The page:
I am reading Dracula by Bram Stoker, and this sentence got me confused:

I did not take any [Brandy], but it was a comfort to know it was there all the same. I felt a little strangely, and not a little frightened. I think had there been any alternative I should have taken it, instead of prosecuting that unknown night journey.

What does the sentence want to say?

My thought was that "strangely" is modifying "frightened", with "a little" modifying "strangely". So, combined with negation, I get something like: "A little strangely, I felt a lot frightened." But I don't know... it sounds strange!

  • 2
    I think here it's roughly "strange," as in "I felt a little strange, and also very [not a little] frightened"
    – Esther
    May 23, 2022 at 21:18
  • 1
    Obsolete usage - the book was written in 1897. May 23, 2022 at 21:45

2 Answers 2


"The past is different country, they speak differently there". Dracula was published over 120 years ago. You should expect to find some language that isn't modern. This seems to be one case where the modern expression "I felt a little strange" is not the same as the 1897 expression. You can find the same expression in Two years before the mast (published 1840)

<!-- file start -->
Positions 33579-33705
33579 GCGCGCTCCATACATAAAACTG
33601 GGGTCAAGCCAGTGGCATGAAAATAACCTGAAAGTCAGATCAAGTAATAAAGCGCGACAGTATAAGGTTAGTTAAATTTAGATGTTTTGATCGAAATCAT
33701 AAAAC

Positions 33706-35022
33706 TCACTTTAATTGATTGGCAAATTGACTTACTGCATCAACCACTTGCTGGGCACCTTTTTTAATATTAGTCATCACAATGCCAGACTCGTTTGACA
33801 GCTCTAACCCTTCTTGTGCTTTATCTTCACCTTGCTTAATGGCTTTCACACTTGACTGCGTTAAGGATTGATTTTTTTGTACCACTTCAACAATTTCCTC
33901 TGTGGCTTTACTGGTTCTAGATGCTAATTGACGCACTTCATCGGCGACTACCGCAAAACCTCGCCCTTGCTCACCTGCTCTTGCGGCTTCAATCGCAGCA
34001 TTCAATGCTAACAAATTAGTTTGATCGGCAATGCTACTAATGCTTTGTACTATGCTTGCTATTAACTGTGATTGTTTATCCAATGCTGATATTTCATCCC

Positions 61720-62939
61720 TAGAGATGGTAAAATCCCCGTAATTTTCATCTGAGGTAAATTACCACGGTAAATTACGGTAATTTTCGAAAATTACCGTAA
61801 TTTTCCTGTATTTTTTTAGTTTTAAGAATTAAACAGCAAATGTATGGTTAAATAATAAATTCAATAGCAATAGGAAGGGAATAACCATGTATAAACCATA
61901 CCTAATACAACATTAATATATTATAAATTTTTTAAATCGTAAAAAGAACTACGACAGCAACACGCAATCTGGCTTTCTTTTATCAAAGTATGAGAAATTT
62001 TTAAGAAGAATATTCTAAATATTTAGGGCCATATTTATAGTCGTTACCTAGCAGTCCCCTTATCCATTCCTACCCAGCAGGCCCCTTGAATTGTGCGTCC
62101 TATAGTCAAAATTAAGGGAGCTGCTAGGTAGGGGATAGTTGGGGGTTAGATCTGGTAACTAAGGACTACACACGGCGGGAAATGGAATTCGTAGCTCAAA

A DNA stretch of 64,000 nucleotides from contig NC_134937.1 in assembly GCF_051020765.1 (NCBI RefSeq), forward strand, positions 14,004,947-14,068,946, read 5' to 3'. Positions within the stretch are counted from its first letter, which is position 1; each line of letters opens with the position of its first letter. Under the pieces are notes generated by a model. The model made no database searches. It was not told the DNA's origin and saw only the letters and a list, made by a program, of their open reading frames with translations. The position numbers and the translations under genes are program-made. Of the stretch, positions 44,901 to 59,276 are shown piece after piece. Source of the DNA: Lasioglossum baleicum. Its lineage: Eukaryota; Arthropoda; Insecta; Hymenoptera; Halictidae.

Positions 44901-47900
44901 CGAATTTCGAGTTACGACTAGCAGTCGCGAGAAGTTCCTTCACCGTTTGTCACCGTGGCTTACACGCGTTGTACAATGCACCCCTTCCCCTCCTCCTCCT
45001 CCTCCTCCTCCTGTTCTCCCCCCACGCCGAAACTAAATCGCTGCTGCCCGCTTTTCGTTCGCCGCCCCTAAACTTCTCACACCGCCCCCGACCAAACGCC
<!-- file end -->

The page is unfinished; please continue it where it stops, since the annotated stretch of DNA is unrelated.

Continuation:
In any case, don't read anything into it. It is just an old way of saying "I felt a little strange"

  • 1
    I can still say that I 'feel poorly'. May 24, 2022 at 6:37
  • Thanks. But why don't dictionaries mention this obsolete/old use of 'strangely'?
    – Mahm00d
    May 24, 2022 at 7:47

I think it should be read as:

I felt strangely (and not a little) frightened.

The adverb 'strangely' appears to be acting on the word 'frightened', and the fact that they are 'more than a little' frightened is an aside.

I agree, it is written in an unusual way. It would have been easier to read if it had been written as:

I felt strangely frightened, and not a little.

"I felt strangely" in isolation would mean that the manner in which you felt, was strange. We don't say that - as you are aware, we would normally say "I felt strange" to mean that our feelings themselves were strange.

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